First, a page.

It's that time of the year again, folks! It's time to dust off the cyber awards and crown five CEOs with the dubious honor of being the worst of the worst in 2013.
Last year we held several rounds of public voting after I arbitrarily picked eight of the best and worst CEOs. I wanted to do something different this year. So instead of randomly picking whom I thought should be in each category for 2013, I reached out to as many of my Motley Fool colleagues as possible and aggregated their answers into one list. The end result is a considerably more balanced list representing a wider swath of views, and likely a more accurate portrayal of the worst CEOs of the year than I could have come up with by myself.
Each week, starting today, I'll unveil one of the selected CEOs of the year, counting backward to No. 1. So without further ado, here's The Motley Fool's fifth-worst CEO of the year:
Thorsten Heins, the now-former CEO of BlackBerry (NASDAQ: BBRY ) .
Why Thorsten Heins?
Perhaps a better question would be "Why not?" considering I can't think of a single important metric that improved while Heins was CEO of mobile device maker BlackBerry. The product failures and instances of poor management under Heins are almost too long to list, but let's give it a try, shall we?
When Heins was promoted to the role of CEO 22 months ago after co-CEOs Mike Lazaridis and Jim Balsillie decided to step down -- to investors' delight -- the expectation was that his fresh leadership would reinvigorate innovation at the struggling BlackBerry. The problem was that innovation at BlackBerry moved slower than molasses in winter.
In 2009, BlackBerry controlled about half of all smartphone market share. Then the combination of Apple's (NASDAQ: AAPL ) iPhone and Google's (NASDAQ: GOOGL ) Android OS-driven devices practically wiped it off the map. Currently BlackBerry controls less than 3% of the remaining U.S. smartphone market share -- and that figure is still shrinking.
Less than a week after Heins was hired, when talking with analysts, he commented (in an effort to instill confidence in shareholders) that "no drastic change was needed" with regard to BlackBerry's business model. Well, we've seen how well the stay-the-course method has worked out for BlackBerry, and it isn't pretty.
Apple was able to use its superior cash balance and innovative advantage to develop a mobile device that utilized touchscreen technology, rather than a clunky and space-consuming QWERTY keyboard. The end result was a thing of beauty known as the iPhone that practically revolutionized the consumer smartphone market. Whereas BlackBerry sold around 3.7 million of its newest smartphones in the latest quarter, Apple moved a whopping 33.8 million! Game, set, match, Apple!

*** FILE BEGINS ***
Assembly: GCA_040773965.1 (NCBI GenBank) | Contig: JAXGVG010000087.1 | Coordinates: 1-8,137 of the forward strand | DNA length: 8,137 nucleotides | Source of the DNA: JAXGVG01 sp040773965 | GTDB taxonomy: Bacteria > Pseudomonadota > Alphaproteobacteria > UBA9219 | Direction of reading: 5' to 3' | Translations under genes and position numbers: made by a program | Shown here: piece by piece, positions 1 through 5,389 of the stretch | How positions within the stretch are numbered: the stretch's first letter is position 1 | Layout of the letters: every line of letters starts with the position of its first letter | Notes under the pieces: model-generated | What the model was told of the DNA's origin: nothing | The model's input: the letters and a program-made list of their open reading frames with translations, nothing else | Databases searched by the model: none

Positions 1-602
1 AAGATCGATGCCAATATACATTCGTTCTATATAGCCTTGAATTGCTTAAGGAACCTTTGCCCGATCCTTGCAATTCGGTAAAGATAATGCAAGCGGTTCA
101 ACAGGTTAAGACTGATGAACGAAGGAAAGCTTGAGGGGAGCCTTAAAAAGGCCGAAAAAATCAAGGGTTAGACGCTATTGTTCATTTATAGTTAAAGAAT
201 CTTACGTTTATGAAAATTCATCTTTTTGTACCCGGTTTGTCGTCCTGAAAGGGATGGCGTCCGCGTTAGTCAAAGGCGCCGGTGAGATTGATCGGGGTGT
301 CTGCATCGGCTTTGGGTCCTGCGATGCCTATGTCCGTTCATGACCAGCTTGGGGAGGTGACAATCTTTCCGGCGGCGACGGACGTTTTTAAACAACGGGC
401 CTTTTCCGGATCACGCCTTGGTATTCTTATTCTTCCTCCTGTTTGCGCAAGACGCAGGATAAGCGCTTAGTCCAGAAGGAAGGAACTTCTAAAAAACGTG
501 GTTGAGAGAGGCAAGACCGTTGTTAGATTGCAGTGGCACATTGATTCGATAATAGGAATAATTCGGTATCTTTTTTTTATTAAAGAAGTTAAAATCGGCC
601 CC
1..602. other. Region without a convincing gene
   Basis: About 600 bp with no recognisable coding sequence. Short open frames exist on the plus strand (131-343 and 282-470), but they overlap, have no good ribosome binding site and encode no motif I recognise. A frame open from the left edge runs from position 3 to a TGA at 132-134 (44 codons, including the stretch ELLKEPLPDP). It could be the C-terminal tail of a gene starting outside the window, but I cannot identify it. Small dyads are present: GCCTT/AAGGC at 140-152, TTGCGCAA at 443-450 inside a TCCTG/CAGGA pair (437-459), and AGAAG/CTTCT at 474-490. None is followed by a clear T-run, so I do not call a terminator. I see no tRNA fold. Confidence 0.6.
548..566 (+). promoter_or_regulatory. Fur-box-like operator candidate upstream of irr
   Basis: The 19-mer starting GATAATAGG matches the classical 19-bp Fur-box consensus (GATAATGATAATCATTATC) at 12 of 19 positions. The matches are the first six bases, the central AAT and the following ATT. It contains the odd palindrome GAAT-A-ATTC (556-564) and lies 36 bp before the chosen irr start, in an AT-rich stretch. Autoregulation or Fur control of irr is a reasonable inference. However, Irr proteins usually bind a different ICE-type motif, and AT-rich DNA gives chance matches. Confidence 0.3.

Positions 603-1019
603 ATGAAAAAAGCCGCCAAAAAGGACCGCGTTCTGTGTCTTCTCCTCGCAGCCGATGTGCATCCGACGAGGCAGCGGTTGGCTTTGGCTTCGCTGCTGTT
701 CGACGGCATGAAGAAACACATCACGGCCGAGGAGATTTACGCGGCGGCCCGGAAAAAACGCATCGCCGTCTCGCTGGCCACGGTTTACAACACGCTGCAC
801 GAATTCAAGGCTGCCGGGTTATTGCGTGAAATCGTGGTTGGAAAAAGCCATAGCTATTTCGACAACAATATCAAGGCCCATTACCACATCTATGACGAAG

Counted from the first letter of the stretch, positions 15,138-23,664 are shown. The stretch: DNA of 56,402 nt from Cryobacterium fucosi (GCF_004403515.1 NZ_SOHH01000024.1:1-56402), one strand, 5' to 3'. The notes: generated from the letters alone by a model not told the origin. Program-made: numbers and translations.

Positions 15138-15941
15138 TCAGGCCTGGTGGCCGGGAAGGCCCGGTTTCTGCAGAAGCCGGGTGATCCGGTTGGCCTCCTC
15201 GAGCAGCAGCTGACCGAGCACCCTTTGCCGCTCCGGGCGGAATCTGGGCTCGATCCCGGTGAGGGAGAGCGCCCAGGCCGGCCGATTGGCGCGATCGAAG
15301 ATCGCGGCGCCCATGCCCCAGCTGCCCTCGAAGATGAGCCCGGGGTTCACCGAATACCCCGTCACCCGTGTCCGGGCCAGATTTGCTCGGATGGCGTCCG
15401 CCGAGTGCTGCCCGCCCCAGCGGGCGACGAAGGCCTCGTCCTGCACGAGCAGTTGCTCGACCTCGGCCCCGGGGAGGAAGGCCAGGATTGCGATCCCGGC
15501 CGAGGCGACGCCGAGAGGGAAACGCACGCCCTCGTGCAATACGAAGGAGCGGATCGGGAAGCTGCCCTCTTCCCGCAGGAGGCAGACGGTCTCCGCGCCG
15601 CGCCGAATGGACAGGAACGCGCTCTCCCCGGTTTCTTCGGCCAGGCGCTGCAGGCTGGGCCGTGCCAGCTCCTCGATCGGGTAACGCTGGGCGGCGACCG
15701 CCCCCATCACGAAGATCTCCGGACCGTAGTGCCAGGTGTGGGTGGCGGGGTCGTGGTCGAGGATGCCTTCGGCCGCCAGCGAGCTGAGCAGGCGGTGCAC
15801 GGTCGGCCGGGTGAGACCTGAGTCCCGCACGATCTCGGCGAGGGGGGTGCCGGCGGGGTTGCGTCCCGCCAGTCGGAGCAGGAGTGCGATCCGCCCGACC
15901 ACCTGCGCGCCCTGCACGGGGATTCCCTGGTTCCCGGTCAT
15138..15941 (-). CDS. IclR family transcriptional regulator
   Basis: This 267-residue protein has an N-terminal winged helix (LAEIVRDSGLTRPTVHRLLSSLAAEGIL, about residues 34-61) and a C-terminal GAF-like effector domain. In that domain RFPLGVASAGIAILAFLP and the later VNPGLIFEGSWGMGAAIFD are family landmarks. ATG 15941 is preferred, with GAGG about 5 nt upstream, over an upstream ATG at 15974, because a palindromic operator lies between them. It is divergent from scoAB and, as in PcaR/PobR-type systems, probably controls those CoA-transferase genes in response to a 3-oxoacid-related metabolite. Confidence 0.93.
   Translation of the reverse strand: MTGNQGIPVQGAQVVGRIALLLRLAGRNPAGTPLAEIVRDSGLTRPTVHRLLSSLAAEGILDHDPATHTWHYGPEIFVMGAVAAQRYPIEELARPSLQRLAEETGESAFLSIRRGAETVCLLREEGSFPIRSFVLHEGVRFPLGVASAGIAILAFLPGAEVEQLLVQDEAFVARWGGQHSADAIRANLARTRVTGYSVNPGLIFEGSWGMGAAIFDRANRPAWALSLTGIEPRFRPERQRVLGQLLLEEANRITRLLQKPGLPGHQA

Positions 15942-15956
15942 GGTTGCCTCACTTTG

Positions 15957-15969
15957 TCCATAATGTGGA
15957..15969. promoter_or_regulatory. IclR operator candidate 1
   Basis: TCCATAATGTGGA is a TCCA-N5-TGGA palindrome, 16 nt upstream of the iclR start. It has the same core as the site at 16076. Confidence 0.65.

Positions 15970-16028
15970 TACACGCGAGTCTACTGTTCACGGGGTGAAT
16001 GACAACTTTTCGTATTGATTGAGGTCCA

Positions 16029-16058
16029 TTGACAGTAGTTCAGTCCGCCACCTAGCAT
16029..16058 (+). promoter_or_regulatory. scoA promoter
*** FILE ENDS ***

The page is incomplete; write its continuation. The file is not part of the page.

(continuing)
But it wasn't just the phone itself or aesthetic appeal that set BlackBerry behind its peers. Its clunky operating system also had non-enterprise customers clamoring to switch to either Apple's iOS or Google's Android OS. The BlackBerry operating system was often criticized for its inability to "play nice" with other apps and generally for its slow processing capabilities. As if BlackBerry hasn't lost enough market share domestically and overseas, Google is currently in the process of rolling out its latest version of Android, KitKat 4.4, which will actually be compatible with older Android devices, making it one of the more attractive OS options to date.
The development of BlackBerry's updated smartphones -- the Z10 and Q10 -- also wound up being a gigantic disappointment. Both smartphones took two years to bring to market -- an eternity in the smartphone space -- with multiple delays along the way pushing back the debut by months at a time. When they did finally debut, sales of both devices proved dismal on an individual and -- surprisingly -- enterprise basis. In the second quarter, BlackBerry announced that it lost a mammoth $965 million, primarily due to inventory writedowns, and that it was shelving two of its six smartphone models, as well as laying off an additional 4,500 workers. With Heins at the helm, BlackBerry let go of 9,500 workers!
A botched buyout and a golden handshake
To add insult to injury, BlackBerry's lone bright spot, the company's purported $9-per-share buyout by Canada's Fairfax Financial, fell through earlier this month, with the company instead announcing the firing of Thorsten Heins and a $1 billion investment led by Fairfax. This idea of getting rid of Heins might sound favorable if not for the fact that Heins was sitting on a golden parachute or golden handshake no matter how BlackBerry performed.
According to Bloomberg, if the deal between Fairfax and BlackBerry had been struck, a change in management would have entitled Heins to a golden handshake compensation package totaling $55.6 million in addition to the $20 million he would have earned in salary in his close to two years as CEO. While that's obviously not the case now, Heins' departure still likely leaves BlackBerry on the hook for $22 million in salary as a severance package. Not a bad payday for a CEO who oversaw his company's share price tumble 62% since taking over the role.
Stay tuned as we unveil our fourth-worst CEO and our fourth-best CEO of the year next week.
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